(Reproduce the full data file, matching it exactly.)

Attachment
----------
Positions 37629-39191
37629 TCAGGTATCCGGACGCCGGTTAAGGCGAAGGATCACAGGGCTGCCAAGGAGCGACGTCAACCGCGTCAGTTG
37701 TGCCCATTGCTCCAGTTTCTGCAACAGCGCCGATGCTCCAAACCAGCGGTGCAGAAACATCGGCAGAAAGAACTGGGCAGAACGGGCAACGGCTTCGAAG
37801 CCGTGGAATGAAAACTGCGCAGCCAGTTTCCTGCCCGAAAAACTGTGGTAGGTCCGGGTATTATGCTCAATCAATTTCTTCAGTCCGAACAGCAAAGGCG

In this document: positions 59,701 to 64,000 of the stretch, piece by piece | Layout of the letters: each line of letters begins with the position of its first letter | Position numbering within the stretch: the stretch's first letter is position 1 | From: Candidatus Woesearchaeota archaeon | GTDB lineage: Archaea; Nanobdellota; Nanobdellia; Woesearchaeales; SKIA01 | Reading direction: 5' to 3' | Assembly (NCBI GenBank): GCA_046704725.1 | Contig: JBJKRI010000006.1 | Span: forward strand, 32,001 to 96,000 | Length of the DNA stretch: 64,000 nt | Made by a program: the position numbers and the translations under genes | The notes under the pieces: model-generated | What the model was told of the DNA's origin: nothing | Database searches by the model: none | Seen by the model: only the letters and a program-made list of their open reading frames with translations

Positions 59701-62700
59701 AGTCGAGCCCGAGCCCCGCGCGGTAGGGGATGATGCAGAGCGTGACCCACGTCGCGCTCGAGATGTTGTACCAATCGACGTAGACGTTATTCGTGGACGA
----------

Positions 37629-39191
37629 TCAGGTATCCGGACGCCGGTTAAGGCGAAGGATCACAGGGCTGCCAAGGAGCGACGTCAACCGCGTCAGTTG
37701 TGCCCATTGCTCCAGTTTCTGCAACAGCGCCGATGCTCCAAACCAGCGGTGCAGAAACATCGGCAGAAAGAACTGGGCAGAACGGGCAACGGCTTCGAAG
37801 CCGTGGAATGAAAACTGCGCAGCCAGTTTCCTGCCCGAAAAACTGTGGTAGGTCCGGGTATTATGCTCAATCAATTTCTTCAGTCCGAACAGCAAAGGCG

In this document: positions 59,701 to 64,000 of the stretch, piece by piece | Layout of the letters: each line of letters begins with the position of its first letter | Position numbering within the stretch: the stretch's first letter is position 1 | From: Candidatus Woesearchaeota archaeon | GTDB lineage: Archaea; Nanobdellota; Nanobdellia; Woesearchaeales; SKIA01 | Reading direction: 5' to 3' | Assembly (NCBI GenBank): GCA_046704725.1 | Contig: JBJKRI010000006.1 | Span: forward strand, 32,001 to 96,000 | Length of the DNA stretch: 64,000 nt | Made by a program: the position numbers and the translations under genes | The notes under the pieces: model-generated | What the model was told of the DNA's origin: nothing | Database searches by the model: none | Seen by the model: only the letters and a program-made list of their open reading frames with translations

Positions 59701-62700
59701 AGTCGAGCCCGAGCCCCGCGCGGTAGGGGATGATGCAGAGCGTGACCCACGTCGCGCTCGAGATGTTGTACCAATCGACGTAGACGTTATTCGTGGACGA